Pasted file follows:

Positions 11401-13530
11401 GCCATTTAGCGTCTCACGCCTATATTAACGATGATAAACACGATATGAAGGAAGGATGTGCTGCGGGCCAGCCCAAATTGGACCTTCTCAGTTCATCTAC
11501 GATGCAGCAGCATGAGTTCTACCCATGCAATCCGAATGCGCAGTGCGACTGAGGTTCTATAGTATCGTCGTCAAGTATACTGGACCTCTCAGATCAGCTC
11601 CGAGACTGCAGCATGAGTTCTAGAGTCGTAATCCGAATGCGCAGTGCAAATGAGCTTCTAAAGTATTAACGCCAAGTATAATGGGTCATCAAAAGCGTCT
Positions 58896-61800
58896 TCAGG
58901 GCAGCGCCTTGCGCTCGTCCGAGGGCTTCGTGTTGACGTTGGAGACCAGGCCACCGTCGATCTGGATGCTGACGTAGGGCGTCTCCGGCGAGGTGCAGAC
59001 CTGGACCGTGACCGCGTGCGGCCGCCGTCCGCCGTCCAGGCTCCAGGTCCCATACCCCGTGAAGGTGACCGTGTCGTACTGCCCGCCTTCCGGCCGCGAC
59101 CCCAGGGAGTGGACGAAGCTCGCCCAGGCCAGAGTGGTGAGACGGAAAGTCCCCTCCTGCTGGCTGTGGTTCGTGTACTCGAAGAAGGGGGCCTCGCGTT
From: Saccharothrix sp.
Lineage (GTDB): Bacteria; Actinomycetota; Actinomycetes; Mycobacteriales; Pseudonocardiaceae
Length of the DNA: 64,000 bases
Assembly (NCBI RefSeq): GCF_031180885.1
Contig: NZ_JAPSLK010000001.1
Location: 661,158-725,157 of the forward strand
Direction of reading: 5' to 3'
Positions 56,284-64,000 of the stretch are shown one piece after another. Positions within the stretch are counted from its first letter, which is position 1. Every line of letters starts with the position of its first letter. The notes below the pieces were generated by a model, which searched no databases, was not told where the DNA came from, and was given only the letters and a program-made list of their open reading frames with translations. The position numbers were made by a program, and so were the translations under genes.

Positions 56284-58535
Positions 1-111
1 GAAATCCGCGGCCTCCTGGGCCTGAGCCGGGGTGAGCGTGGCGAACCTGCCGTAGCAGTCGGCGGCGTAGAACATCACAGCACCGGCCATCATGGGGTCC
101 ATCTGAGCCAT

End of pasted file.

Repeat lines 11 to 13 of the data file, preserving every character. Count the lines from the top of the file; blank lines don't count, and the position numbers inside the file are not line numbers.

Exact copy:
Lineage (GTDB): Bacteria; Actinomycetota; Actinomycetes; Mycobacteriales; Pseudonocardiaceae
Length of the DNA: 64,000 bases
Assembly (NCBI RefSeq): GCF_031180885.1